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An Audit Report on the Prescription Monitoring Program at the Board of Pharmacy

December 2021

Summary Analysis

The Board of Pharmacy (Board) administers the Prescription Monitoring Program (PMP), which is designed to help prescribers and pharmacists identify and deter potential prescription drug misuse, diversion, and overdose. The PMP provides prescribers and pharmacists access to patients’ controlled-substance prescription history.

The Board has implemented processes and controls to help ensure that the data submitted to the PMP was sufficiently complete. However, the Board should strengthen certain controls to confirm that PMP data continues to be complete, reported within the required timeframe, and secured.

 Jump to Overall Conclusion

The Prescription Monitoring Program (PMP) provides prescribers and pharmacists access to a patient’s controlled-substance prescription history. PMP is designed to help prescribers and pharmacists identify, deter, or prevent potential prescription drug misuse, diversion, and overdose. PMP collects outpatient prescription data on all Schedule II through Schedule V controlled substances that pharmacies dispense in Texas or that pharmacies in another state dispense to a Texas resident . Pharmacies are required to report all dispensed controlled substance information to PMP AWARxE, the system used to manage PMP data. To strengthen patient prescription history, Texas shares PMP data with other states/entities to help monitor prescriptions dispensed to Texas patients across state lines.

Jump to Chapter 1 

The Board implemented processes that ensured the information pharmacies reported to PMP was sufficiently complete. However, it should strengthen its processes for following up with pharmacies not submitting controlled-substance prescription records to PMP AWARxE as required.

Jump to Chapter 2 

The Board implemented a clinical alert notification process to help prescribers and pharmacists identify potentially harmful prescribing practices and to help mitigate the risk of controlled-substance misuse or abuse by patients. However, the Board did not immediately provide clinical alert notifications to the licensing agencies responsible for monitoring prescribers’ activity as required by statute. In addition, the Board had not implemented a monitoring process to verify that pharmacists reviewed patients’ prescription histories prior to dispensing certain controlled substances.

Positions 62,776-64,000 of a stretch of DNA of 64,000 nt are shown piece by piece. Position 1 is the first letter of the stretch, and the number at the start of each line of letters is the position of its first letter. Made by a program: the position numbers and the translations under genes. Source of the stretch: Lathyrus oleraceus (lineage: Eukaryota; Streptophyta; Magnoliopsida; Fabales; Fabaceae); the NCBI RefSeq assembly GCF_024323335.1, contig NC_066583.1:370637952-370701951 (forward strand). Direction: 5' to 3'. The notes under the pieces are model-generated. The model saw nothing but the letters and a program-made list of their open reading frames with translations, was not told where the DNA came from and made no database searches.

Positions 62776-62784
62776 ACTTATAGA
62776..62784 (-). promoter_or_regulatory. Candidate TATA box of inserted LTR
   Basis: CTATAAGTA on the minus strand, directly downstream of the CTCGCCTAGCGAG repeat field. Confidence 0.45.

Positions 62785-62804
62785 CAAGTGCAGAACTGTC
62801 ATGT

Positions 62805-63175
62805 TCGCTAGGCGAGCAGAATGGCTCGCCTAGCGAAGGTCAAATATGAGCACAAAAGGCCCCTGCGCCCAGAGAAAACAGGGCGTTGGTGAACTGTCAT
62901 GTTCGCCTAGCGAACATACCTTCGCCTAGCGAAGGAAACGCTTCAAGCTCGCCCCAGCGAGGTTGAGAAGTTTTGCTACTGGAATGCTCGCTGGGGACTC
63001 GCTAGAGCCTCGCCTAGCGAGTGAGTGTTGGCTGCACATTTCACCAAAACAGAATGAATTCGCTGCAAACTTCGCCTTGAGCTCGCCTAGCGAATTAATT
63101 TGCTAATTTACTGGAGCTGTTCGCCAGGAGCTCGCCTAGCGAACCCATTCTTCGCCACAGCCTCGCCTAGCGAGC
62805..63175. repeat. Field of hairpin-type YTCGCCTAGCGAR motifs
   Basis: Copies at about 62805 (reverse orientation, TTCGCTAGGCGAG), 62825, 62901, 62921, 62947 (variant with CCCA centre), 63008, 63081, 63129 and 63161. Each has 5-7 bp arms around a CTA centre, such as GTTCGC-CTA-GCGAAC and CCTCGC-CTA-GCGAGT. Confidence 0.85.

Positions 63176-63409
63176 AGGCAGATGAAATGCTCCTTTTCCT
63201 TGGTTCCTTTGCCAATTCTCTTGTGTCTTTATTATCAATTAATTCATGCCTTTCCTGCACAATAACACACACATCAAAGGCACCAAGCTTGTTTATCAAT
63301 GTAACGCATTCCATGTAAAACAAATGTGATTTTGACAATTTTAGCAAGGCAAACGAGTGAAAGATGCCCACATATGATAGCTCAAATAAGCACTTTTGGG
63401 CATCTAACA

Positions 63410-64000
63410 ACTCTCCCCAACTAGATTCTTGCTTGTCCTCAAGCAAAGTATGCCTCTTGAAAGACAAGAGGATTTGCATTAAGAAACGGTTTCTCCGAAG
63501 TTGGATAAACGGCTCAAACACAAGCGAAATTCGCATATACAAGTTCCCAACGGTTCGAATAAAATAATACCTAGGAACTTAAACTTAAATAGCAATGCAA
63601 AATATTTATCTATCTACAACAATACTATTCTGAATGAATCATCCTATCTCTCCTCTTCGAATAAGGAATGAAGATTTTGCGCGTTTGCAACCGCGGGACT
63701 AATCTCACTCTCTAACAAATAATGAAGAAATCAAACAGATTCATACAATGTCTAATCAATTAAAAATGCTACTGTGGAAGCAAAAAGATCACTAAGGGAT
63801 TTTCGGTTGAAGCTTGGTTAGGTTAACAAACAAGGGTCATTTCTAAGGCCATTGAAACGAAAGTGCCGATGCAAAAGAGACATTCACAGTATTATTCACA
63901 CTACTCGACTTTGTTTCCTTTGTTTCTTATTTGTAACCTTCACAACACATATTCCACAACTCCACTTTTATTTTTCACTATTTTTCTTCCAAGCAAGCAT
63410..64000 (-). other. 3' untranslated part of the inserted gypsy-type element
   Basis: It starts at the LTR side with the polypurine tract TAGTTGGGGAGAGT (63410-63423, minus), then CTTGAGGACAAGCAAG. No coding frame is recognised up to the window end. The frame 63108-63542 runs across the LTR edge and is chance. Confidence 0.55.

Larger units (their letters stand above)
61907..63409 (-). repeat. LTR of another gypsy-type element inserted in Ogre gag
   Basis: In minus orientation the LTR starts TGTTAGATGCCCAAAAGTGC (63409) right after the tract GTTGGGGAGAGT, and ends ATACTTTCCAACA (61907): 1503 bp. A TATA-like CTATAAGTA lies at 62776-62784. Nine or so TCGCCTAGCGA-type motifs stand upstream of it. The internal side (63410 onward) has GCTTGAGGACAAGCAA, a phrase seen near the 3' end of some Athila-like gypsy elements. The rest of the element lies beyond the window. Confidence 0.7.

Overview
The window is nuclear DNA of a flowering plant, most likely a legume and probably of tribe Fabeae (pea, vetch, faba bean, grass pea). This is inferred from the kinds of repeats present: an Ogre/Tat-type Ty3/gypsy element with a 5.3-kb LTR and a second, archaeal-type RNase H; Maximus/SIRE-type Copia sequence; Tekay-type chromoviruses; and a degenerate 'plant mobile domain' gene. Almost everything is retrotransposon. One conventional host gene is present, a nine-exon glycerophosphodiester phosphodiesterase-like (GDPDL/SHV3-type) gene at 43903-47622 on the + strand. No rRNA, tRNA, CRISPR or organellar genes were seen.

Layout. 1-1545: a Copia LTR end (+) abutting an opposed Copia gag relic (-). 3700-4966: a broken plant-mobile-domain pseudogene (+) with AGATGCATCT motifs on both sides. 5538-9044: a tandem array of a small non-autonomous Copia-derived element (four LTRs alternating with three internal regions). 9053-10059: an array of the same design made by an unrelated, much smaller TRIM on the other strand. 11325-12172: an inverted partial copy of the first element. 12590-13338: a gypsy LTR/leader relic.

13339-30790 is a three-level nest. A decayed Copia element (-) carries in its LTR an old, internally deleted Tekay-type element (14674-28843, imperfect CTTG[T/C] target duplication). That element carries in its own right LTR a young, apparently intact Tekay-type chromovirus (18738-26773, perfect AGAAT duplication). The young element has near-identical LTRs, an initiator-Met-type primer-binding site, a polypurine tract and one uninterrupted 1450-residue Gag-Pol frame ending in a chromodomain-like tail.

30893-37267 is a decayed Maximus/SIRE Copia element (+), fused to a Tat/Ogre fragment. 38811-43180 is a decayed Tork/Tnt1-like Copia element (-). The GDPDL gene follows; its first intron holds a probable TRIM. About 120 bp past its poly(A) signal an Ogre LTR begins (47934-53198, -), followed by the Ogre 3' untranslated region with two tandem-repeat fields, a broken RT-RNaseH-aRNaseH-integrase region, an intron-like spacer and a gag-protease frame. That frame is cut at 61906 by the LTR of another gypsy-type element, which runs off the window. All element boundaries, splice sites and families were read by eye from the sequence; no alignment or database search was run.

Jump to Chapter 3 

The Board had sufficient fiscal controls in place to process PMP AWARxE contract payments. However, it should maintain all contract documentation in accordance with records retention policy and report vendor performance as required by statute.

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The Board had significant weaknesses in the controls to protect its data, which contains sensitive medical and other confidential information. To minimize security risks, auditors communicated details separately to the Board’s management in writing.

Pursuant to Standard 9.61 of the U.S. Government Accountability Office’s Generally Accepted Government Auditing Standards, certain information was omitted from this report because that information was deemed to present potential risks related to public safety, security, or the disclosure of private or confidential data. Under the provisions of Texas Government Code, Section 552.139, the omitted information is also exempt from the requirements of the Texas Public Information Act.

Jump to Chapter 5 

Graphics, Media, Supporting documents

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